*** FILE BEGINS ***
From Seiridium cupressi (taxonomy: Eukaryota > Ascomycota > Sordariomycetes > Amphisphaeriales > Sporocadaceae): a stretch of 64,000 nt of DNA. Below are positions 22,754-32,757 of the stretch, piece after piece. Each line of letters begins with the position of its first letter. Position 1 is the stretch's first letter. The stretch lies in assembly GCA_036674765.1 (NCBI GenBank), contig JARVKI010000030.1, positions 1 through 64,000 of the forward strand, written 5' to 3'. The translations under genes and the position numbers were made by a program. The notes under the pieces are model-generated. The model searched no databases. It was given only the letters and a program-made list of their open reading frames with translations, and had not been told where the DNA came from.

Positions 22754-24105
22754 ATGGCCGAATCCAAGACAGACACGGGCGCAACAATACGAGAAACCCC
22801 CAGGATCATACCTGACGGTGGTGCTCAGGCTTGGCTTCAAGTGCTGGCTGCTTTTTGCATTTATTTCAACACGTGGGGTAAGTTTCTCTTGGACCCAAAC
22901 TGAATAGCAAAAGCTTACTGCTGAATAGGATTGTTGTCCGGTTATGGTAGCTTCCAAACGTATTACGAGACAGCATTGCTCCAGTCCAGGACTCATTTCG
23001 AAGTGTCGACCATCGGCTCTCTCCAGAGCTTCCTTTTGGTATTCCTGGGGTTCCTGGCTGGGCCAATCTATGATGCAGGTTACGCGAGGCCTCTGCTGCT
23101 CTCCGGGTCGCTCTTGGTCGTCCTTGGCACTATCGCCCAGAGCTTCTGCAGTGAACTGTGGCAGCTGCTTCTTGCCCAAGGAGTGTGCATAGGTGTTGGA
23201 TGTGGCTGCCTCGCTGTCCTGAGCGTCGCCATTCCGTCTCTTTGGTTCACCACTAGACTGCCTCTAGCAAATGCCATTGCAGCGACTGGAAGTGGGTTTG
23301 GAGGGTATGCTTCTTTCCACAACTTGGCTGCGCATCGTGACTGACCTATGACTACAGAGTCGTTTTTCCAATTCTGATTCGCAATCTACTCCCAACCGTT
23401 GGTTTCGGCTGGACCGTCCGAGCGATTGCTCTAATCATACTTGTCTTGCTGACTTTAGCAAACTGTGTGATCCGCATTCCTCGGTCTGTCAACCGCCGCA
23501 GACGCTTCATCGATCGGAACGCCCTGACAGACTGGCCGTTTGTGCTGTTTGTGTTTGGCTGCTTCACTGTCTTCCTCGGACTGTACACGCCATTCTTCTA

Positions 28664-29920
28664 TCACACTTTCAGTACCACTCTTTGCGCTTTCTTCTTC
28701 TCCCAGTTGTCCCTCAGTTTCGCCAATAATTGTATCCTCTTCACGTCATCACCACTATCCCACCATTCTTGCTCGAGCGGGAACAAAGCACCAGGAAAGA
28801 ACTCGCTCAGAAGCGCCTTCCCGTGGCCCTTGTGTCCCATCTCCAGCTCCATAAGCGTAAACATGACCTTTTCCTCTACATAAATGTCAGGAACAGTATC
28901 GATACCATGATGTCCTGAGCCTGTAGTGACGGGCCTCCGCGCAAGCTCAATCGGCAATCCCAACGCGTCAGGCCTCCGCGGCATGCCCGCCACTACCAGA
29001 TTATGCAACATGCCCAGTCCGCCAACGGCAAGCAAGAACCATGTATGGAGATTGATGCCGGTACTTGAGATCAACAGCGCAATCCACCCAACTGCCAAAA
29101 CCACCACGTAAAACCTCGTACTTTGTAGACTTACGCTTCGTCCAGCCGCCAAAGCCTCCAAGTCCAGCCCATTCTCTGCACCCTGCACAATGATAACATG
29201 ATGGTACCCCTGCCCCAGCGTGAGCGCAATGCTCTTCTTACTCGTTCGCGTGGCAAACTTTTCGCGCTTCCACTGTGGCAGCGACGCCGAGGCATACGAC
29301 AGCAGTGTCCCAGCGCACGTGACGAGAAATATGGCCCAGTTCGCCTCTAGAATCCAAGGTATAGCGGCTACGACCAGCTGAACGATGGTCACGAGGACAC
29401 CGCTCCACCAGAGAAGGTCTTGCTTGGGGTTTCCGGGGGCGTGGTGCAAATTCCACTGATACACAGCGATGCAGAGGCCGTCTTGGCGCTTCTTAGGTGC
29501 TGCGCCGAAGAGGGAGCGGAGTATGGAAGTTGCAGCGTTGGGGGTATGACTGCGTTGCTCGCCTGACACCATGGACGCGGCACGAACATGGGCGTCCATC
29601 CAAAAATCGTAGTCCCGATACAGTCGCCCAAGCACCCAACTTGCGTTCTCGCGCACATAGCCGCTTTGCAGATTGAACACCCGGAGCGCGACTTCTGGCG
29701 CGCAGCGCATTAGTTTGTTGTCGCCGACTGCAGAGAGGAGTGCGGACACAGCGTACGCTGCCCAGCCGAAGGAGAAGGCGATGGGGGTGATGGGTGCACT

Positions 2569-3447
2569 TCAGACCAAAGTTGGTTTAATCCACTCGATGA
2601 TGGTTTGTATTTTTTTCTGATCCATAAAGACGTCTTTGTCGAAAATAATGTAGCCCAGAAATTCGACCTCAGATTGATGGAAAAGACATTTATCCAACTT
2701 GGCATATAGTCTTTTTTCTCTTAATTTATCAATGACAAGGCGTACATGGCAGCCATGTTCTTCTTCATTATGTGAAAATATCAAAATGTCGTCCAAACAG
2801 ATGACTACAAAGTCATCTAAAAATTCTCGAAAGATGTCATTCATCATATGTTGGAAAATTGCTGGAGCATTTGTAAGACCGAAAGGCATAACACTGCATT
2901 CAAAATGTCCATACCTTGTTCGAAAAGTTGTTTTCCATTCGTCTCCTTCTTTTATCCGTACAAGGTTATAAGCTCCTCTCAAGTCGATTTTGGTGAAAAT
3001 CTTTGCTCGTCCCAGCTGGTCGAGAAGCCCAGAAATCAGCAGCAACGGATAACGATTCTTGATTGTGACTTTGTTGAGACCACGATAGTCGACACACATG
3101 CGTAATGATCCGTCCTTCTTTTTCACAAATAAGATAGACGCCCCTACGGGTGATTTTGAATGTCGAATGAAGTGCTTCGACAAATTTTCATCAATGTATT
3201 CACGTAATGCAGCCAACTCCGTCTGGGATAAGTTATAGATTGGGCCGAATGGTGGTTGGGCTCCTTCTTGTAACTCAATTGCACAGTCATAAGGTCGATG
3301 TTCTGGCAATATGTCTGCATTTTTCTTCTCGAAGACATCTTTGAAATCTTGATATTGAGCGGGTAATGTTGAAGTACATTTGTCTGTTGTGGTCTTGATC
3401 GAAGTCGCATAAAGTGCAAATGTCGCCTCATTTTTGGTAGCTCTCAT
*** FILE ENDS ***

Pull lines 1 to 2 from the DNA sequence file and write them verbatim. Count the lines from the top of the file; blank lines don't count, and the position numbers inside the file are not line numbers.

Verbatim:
From Seiridium cupressi (taxonomy: Eukaryota > Ascomycota > Sordariomycetes > Amphisphaeriales > Sporocadaceae): a stretch of 64,000 nt of DNA. Below are positions 22,754-32,757 of the stretch, piece after piece. Each line of letters begins with the position of its first letter. Position 1 is the stretch's first letter. The stretch lies in assembly GCA_036674765.1 (NCBI GenBank), contig JARVKI010000030.1, positions 1 through 64,000 of the forward strand, written 5' to 3'. The translations under genes and the position numbers were made by a program. The notes under the pieces are model-generated. The model searched no databases. It was given only the letters and a program-made list of their open reading frames with translations, and had not been told where the DNA came from.

Positions 22754-24105